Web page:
Evaluation of a Medium-Voltage High-Power Bidirectional Dual Active Bridge DC/DC Converter for Marine Applications
MetadataShow full item record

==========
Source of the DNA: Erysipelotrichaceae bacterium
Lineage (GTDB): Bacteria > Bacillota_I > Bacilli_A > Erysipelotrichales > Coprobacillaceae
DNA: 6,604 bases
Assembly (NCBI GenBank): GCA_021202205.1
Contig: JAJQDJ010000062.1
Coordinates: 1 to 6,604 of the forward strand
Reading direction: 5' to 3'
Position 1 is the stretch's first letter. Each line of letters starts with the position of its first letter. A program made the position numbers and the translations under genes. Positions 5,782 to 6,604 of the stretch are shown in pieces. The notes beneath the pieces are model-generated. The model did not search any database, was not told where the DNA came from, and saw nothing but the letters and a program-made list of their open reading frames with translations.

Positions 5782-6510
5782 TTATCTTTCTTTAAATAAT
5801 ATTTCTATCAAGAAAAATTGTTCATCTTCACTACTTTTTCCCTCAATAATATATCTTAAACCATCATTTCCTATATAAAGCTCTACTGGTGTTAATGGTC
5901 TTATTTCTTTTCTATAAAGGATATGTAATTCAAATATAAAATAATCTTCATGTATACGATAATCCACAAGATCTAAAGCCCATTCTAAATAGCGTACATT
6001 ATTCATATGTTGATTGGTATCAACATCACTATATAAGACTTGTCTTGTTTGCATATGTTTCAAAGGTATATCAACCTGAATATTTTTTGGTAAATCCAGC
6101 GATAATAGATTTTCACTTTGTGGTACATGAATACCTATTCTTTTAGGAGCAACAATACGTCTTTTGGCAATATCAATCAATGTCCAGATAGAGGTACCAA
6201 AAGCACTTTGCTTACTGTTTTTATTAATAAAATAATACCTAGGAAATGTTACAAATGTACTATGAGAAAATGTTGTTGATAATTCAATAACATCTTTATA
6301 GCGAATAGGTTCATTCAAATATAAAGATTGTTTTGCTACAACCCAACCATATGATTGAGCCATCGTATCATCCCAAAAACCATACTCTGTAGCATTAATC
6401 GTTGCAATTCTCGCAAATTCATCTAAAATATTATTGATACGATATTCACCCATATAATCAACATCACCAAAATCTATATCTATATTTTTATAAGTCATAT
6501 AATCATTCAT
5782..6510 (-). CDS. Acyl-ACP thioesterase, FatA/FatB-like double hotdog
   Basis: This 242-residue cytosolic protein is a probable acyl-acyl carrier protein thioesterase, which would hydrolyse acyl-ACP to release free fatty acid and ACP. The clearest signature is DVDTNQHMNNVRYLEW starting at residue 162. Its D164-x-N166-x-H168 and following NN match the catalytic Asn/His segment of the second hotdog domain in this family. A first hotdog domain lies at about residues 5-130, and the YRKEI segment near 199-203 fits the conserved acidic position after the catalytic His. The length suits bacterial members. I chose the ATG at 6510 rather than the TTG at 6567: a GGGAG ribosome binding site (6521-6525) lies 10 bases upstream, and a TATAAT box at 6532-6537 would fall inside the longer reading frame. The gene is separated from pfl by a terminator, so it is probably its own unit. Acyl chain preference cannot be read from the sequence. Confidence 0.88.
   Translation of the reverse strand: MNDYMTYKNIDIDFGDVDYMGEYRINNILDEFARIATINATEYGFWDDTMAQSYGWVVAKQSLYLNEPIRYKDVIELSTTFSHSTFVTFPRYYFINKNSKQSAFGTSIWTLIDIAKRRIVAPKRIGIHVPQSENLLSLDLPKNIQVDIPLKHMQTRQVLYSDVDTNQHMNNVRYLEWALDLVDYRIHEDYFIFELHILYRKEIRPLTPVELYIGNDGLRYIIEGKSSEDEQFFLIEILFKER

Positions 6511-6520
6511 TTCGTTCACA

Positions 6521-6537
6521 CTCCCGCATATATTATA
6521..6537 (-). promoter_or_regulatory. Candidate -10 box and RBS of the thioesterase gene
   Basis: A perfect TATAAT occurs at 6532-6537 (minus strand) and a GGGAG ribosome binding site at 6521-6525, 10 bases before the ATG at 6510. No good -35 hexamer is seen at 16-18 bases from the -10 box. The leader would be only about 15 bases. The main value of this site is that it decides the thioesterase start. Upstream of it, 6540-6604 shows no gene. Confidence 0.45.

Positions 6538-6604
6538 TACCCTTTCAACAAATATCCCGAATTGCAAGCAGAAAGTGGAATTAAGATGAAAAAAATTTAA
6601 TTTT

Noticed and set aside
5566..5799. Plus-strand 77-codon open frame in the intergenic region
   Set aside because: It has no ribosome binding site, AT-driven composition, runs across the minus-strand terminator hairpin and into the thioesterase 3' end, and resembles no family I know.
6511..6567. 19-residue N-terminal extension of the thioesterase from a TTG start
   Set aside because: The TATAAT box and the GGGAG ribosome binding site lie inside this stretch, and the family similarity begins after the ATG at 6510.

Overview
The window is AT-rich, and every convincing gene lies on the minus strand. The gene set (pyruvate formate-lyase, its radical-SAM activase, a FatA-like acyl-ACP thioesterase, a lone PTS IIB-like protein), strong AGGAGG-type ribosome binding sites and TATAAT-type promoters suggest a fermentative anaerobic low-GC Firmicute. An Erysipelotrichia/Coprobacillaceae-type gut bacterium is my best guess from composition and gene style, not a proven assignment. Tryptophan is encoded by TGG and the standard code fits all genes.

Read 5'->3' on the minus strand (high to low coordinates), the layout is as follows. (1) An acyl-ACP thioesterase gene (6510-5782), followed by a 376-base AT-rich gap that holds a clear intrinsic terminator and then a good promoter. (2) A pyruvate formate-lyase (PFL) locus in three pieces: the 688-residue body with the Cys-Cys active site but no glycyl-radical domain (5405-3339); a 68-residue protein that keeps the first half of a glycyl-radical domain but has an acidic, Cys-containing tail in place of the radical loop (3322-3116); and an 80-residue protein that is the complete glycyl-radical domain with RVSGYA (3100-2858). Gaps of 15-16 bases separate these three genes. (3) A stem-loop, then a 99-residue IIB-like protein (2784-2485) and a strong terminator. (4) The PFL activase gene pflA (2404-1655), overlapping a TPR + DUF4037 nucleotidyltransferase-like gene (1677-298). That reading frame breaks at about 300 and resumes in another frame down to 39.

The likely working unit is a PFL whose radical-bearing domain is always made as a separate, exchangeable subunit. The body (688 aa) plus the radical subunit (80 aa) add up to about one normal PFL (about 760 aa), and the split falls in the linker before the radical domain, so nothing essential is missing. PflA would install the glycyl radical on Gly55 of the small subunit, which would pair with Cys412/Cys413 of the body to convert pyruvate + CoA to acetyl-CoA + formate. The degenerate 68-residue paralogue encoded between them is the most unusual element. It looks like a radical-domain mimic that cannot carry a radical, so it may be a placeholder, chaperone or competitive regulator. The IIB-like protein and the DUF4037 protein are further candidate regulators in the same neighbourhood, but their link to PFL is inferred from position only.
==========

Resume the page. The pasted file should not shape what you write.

Due to an increased focus on the development of high-power marine microgrids, new vessels are being installed with large power systems including highly fluctuating loads operating at high efficiency and low emissions. The introduction of a battery energy storage system in a shipboard DC grid allows for operating the diesel gensets at variable speeds, not being locked to a fixed frequency or speed. The transient performance of the system can also be improved and an optimal load leveling of the different prime movers can be achieved by the proper implementation of a battery. Thus, the system can operate efficiently with highly fluctuating loads while keeping the fuel consumption low.In order to integrate the batteries into the shipboard DC grid, high-power bidirectional DC/DC converters are needed. Many converter configurations are available, yielding different advantages and disadvantages. Thus, each different system should be evaluated in order to see which converter topology is best suited for that specific system. The stress levels on the switching devices are also higher than before, which can be seen as a result of the utilization of higher voltages and currents in the shipboard grids. Isolated bidirectional DC/DC converters for high power applications can provide the proper connection, but along with the increased loads comes higher requirements to component ratings as well as a more complex control system.A high-power medium-voltage DC/DC converter suitable for implementing such a battery is analyzed in this thesis after explaining the shipboard electrical system. The converter has a rated power of 4MW with an equal input and output voltage of 1100V and with a high-frequency transformer providing galvanic isolation between the shipboard power grid and the battery. Its performance is evaluated by means of modeling it in Matlab/Simulink where the focus has been on the switch resonance components in order to achieve a high-performance, soft-switched converter.A PI controller is also implemented in order regulate the output voltage of the converter for different load levels. As some of the converter requirements are a robust design, high operating efficiency and a fast response, the PI controller is tuned in order achieve this and it is seen that the converter responds fast with small deviations in parameter values for load variations of several megawatts. A gate signal generator is also made, where the output of the PI controller is used as input, delaying the gate signals to switches in either the primary or secondary side, depending on the power flow direction.The model is used to analyze the current waveforms through the switches and the transformer, and by doing measurements and calculations based on the simulation results, the efficiency of the converter is calculated at different load steps ranging from 0 to 4MW. It is seen that the converter operates at an efficiency of 97.2% at an output power of 4MW with increasing efficiency for lower load levels due to the lower conduction losses. However, the high-frequency transformer is assumed ideal in this thesis and thus the efficiency will be somewhat lower with this included.